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Thursday 14 December 2017

Recession-proof fun that's streets ahead of the rest


OVER two weekends this month, the AIB Street Performance World Championship has been inciting roars and causing sore sides for the fifth year in a row -- and it's needed more than ever.

If there existed an honorary doctorate in making cities giggle, Mark 'Duck' Duckenfield and Conor McCarthy would be in the running. Turning their backs on careers in IT, the two young Leinster men have transformed a simple idea into the biggest entertainment event on the Dublin calendar.

This year, a quarter of a million people are expected to attend.

McCarthy is the logistics and production mind of the pair. Duckenfield handles relationships with sponsors.

The idea was simple. "Everyone has seen street performers," Duckenfield explains. "We knew if we got the best street performers in the world, and brought them back, people would come."

The pair had "no money, no experience, no sponsors, no clue". But that didn't stop their ambitions. This year, for example, they want to break the world record for the most amount of people on Space Hoppers, previously set by 1,257 people in Mexico.

"We've ordered 1,500," McCarthy tells me matter-of-factly. "We need 1,500 people to do it and they keep their spacehoppers at the end. Definitely something you won't do on an average weekend anywhere in the world."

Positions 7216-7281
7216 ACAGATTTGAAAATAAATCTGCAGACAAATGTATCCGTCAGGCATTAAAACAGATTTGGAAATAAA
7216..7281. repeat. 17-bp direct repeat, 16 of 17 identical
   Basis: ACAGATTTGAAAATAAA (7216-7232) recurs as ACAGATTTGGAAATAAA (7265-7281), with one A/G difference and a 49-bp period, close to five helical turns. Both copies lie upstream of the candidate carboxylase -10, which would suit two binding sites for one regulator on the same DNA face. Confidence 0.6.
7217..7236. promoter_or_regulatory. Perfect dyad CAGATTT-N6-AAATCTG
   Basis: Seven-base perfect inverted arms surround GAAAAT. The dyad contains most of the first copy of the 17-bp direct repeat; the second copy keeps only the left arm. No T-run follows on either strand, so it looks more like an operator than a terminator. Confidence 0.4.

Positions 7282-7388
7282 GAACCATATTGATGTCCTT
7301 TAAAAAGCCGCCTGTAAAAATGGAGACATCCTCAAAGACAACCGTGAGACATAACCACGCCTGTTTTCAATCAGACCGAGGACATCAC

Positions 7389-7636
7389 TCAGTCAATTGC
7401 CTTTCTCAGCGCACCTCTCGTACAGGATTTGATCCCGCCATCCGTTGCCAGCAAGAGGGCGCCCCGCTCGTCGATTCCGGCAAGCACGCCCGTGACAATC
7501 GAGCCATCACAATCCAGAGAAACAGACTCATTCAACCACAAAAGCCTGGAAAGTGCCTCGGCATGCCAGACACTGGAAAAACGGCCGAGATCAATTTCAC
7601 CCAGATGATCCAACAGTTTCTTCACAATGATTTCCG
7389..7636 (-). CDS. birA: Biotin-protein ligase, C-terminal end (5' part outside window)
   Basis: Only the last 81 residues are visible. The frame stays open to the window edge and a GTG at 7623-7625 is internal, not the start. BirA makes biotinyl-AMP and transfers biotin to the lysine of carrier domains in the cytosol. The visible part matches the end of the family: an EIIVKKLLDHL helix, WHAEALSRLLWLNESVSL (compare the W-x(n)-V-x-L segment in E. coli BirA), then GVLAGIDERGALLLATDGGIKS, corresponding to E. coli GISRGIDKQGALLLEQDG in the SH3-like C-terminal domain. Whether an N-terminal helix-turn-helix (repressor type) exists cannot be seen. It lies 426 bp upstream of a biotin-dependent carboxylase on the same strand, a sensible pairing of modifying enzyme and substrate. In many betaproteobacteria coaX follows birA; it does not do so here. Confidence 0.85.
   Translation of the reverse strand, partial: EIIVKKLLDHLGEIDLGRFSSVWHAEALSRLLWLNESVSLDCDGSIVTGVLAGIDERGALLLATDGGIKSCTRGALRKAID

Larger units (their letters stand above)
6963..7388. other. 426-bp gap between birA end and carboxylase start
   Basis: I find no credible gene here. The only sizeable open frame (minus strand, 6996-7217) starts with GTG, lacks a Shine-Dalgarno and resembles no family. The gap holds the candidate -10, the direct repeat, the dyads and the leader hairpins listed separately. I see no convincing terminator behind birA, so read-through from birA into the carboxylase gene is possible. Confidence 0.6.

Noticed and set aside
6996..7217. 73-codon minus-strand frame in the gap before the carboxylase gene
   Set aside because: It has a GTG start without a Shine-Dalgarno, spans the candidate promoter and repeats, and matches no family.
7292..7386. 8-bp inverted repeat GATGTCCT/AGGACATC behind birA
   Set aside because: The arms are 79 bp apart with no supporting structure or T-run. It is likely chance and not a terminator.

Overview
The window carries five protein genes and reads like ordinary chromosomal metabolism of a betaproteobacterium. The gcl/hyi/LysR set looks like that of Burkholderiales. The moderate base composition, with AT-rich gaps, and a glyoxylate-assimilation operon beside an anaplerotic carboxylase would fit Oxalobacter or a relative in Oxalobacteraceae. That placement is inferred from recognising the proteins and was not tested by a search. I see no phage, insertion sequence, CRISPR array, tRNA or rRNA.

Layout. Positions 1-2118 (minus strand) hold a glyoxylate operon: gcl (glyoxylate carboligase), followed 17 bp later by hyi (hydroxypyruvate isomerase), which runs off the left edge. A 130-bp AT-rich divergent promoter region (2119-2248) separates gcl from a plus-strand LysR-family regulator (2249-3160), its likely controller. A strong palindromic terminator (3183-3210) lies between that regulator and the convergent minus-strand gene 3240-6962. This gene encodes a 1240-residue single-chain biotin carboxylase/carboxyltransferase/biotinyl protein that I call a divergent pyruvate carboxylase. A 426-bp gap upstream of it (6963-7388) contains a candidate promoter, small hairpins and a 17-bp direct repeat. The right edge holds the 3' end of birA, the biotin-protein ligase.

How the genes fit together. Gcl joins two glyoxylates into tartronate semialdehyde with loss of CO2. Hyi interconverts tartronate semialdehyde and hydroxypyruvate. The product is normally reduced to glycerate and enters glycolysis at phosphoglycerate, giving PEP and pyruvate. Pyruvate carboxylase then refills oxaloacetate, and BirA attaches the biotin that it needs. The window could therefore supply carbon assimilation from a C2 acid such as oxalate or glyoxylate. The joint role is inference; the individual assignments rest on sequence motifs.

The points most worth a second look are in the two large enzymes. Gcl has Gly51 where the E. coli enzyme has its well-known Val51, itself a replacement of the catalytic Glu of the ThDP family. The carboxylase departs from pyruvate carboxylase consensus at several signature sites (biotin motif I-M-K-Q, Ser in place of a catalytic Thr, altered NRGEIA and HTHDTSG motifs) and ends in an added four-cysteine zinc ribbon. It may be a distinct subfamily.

Last year, the festival cartwheeled into Cork, and next year two more cities are set to become hosts . "We want other cities and towns to take this on," McCarthy enthuses. "We're looking to expand."

The SPWC is a brilliantly adaptable product. As a free event, high attendance figures are somewhat guaranteed. If you enjoy the show, you put some money in the hat at the end. If you don't, you don't.

Universal appeal is fundamental to the festival's success. "If you like laughing," says Duckenfield on the event's target demographic, "that's it. "

AIB became the primary sponsor of the event in 2007. "It's a great relationship from our point of view," McCarthy nods. "They're always there for us, but they don't bug us, which means that they have trust in us."

Two other groups have also been vital to the event. When the Dublin City Council Events Unit was approached in 2005, it became the first body to come on board. "They supported us from day one, and it's impossible without them," McCarthy says. Duckenfield adds: "We gave up our jobs and spent the first five months in my kitchen writing an 85-page business plan, so when we talked to the sponsors and councils we had all the answers."

Coming in all shapes, sizes and ages, the 90-strong gang of volunteers take time out from other commitments to work for free year after year.

The workload is gargantuan. Duckenfield talks about sleepless nights the week leading up to the festival and the 11 months of planning it takes each year. "Really, there are three full-time people on this all year, and for an event of this size that's very, very small," he frowns.

Over the years, McCarthy and Duckenfield have scoured the globe for the weird, wonderful and talented of society. McCarthy says: "We go along and see the show and, generally, if we crease ourselves laughing, they're in."

He recalled with wonderment a comment slip that read: "That was the best day of my whole life. Oscar. Aged three-and-a-half." Duckenfield declared what did it for him straight out: "We effectively make a quarter of a million people really happy for a weekend and that's cool."

The AIB Street Performance World Championship, which took place in Fitzgerald Park, Cork, last weekend is on today in Merrion Square, Dublin. Admission is free

Sunday Independent

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